The exchange will refer you to Medicaid if you’re eligible. If not, you may be eligible for a subsidy to defray the cost of buying a health plan on the exchange. Subsidies will be paid directly by the government to the insurer.
Once the question of subsidy has been answered, the exchange will show you a list of health plans offered in your area, with premiums and out-of-pocket costs including deductibles and co-payments.
If you decide to buy one of the plans offered on the exchange in your county, you’ll be directed to the insurer’s website to pay for the plan. You can also complete a paper application or get help over the phone by dialing 800-318-2596, the consumer help line for the insurance exchange.
Among the resources available to help consumers:
In August, HHS awarded $67 million in grants to more than 100 organizations nationwide to act as “navigators” who help the uninsured understand the new health law and enroll in coverage through the online exchanges.
In Florida, eight groups were awarded $7.8 million in navigator grants. The groups will not canvas neighborhoods knocking on doors. They’re also prohibited from selling plans or steering consumers to particular insurers. Instead, they will be based in offices or temporary quarters where consumers can meet with them for in-person guidance only.
Navigators in South Florida include the Epilepsy Foundation of Florida and the National Hispanic Council on Aging.
The Epilepsy Foundation’s staff is partnering with organizations like Catalyst Miami and Sant La in Little Haiti that will help with education and enrollment efforts in Miami-Dade.
The foundation’s toll-free number is 877-553-7453.
The National Hispanic Council on Aging has not yet announced its partners but advises consumers to call 866-488-7379 or send an email to firstname.lastname@example.org for assistance.
Community health centers:
In July, HHS awarded $8 million to 46 Florida health clinics so they can help consumers learn about the new exchange. The clinics, which serve more than 1.1 million patients a year — half of whom are uninsured — will hire about 100 additional employees with the grant money.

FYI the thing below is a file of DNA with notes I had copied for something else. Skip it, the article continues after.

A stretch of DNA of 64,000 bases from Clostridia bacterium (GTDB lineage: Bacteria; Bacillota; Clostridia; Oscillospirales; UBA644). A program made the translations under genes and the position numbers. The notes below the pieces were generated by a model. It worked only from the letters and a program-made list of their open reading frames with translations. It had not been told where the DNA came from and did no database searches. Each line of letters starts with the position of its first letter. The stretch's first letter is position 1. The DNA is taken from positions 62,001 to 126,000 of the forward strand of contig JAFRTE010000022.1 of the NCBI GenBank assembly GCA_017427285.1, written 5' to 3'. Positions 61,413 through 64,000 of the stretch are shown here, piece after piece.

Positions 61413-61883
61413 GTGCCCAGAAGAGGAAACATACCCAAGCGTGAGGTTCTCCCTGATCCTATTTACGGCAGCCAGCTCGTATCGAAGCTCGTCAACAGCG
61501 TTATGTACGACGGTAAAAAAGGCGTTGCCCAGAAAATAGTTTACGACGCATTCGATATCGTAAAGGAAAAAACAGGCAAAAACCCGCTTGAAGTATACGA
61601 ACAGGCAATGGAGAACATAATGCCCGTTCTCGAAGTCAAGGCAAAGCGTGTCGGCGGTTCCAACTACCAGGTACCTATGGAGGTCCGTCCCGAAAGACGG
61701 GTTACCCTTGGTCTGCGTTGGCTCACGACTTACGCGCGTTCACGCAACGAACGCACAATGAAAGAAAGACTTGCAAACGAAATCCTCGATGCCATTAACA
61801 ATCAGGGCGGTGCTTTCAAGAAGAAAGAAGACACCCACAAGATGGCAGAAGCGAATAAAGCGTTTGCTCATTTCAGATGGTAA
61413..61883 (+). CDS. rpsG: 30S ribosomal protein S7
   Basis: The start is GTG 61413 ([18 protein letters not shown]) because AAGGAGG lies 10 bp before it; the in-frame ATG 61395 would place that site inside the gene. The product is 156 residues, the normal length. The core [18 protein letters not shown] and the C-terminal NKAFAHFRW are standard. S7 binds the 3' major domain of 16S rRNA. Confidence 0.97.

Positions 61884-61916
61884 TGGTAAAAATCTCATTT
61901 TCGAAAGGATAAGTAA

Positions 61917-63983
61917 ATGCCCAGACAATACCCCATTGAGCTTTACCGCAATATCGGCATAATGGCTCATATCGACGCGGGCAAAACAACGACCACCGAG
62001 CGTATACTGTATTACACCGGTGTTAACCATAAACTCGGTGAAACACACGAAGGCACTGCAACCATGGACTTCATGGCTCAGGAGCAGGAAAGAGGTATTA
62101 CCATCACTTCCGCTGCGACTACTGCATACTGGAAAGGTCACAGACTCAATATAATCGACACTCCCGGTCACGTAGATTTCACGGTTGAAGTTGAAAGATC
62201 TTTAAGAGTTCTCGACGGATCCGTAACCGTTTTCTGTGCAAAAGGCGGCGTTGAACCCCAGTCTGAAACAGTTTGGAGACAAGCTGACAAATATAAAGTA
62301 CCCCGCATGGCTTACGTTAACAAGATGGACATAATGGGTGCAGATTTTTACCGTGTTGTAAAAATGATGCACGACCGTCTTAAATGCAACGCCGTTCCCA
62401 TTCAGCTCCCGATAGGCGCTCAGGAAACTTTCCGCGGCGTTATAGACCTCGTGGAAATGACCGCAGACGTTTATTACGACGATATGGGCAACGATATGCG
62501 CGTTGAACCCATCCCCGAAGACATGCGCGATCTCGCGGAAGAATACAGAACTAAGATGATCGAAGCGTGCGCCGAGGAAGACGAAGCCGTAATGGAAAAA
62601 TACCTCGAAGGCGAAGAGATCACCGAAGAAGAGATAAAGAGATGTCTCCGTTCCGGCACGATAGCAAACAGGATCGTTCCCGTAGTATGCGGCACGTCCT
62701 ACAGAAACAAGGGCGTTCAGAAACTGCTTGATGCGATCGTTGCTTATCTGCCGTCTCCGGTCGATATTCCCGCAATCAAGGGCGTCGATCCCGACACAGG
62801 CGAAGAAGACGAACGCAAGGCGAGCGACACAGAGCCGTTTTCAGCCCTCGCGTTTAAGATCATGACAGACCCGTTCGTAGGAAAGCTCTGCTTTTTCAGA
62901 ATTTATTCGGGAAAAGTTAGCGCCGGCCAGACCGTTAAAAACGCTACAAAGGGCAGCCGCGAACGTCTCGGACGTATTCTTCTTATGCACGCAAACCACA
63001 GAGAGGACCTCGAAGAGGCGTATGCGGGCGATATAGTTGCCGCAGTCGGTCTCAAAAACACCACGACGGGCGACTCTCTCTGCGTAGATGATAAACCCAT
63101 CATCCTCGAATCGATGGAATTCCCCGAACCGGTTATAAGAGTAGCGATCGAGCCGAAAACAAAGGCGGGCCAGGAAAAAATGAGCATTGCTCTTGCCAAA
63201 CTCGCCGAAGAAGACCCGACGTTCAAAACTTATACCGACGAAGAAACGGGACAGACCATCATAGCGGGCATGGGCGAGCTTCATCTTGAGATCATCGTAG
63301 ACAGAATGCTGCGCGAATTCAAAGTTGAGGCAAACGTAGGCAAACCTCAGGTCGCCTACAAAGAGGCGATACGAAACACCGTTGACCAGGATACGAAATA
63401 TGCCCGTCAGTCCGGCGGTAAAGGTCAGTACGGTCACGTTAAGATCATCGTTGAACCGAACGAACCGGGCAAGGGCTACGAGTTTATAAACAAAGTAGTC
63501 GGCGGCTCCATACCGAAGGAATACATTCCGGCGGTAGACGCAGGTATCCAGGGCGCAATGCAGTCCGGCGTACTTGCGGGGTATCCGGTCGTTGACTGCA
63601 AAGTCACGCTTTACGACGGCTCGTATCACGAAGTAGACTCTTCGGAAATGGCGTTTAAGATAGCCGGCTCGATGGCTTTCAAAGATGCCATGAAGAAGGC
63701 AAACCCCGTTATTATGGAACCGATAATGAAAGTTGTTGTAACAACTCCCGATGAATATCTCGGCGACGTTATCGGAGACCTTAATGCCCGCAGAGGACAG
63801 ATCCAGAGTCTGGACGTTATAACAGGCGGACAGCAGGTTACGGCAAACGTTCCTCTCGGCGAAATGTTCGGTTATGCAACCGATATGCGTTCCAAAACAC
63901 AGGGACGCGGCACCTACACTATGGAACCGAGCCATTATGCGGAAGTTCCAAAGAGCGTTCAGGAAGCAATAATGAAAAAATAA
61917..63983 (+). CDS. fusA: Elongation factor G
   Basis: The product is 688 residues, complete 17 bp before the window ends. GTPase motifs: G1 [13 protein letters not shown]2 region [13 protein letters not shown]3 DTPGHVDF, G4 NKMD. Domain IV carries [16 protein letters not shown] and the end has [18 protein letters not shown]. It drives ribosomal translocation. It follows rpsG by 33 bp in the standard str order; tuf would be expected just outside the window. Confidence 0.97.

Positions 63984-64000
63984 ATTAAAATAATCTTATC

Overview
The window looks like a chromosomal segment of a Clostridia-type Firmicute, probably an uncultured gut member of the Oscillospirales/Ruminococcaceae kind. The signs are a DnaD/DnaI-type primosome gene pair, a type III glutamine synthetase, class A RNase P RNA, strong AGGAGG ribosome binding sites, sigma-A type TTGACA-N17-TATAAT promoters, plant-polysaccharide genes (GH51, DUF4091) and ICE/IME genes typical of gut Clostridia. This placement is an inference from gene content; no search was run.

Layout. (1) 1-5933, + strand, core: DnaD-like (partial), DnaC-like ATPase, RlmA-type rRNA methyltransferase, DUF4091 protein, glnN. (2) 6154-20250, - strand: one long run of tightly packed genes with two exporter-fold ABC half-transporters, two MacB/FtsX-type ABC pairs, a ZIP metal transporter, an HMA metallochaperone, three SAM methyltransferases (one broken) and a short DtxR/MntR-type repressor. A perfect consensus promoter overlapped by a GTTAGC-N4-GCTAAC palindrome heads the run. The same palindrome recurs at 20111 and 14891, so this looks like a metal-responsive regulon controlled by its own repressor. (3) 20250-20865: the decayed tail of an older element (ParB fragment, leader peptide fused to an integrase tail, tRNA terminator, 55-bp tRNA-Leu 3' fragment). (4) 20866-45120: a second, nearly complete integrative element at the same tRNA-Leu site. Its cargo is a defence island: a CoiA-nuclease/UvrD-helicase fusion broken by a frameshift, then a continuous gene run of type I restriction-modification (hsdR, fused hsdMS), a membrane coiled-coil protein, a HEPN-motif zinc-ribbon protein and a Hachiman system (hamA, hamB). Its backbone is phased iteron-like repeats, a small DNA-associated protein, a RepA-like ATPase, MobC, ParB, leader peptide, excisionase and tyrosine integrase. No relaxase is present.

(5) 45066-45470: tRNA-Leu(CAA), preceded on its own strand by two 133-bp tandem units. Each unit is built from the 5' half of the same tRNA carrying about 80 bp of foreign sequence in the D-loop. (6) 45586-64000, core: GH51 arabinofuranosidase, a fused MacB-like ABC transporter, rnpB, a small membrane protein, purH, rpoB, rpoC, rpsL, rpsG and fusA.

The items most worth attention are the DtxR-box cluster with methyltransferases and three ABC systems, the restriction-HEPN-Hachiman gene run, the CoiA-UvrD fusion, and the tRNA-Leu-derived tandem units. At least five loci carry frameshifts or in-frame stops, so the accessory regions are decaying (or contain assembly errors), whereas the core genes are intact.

Among the South Florida health centers that received the grants: Banyan Community Health Center in Miami; Broward Community and Family Health Centers in Hollywood; Camillus Health Concern in Miami; Citrus Health Network in Hialeah; Community AIDS Resource in Miami; Jessie Trice Community Health Center in Miami; North Broward Hospital District in Fort Lauderdale; and the Rural Health Network of Monroe County in Key West.
A full list of community health centers where consumers can meet with outreach and enrollment workers is online at:
Certified application counselor groups:
Certified application counselor groups help people understand, apply and enroll for health coverage through the exchange. Counselors are trained and must comply with privacy and security laws. A list of counselors can be found online at https://localhelp.healthcare.gov.
Agents and brokers:
The government expects agents and brokers to play a key role in the new exchanges. In Florida, many insurance agents and brokers have taken the required certification training so they can educate consumers about the exchange. They also will help consumers determine eligibility and subsidies, compare plans and enroll in coverage.
Do it yourself online:
Call for help:
Call 800-318-2596 for help 24 hours a day, seven days a week in 150 different languages.
Florida Champions for Coverage:
Dozens of Florida organizations and businesses have formed a volunteer network to help uninsured residents learn more. The network includes Community Service Center of Perrine; Community Service Center of Westchester; the Episcopal Diocese of Southeast Florida; Health Council of South Florida; Jackson Health System; Jessie Trice Community Health Center; and the League of Women Voters.
For a full list of groups nationwide, go online to marketplace.cms.gov/help-us/champions-for-coverage-list.pdf.
WHAT is the cost?
Consumers can compare policies, including premiums, deductibles and other out-of-pocket expenses, sold by different companies on the exchange.
Benefit information is standardized to make it easier to compare cost and quality.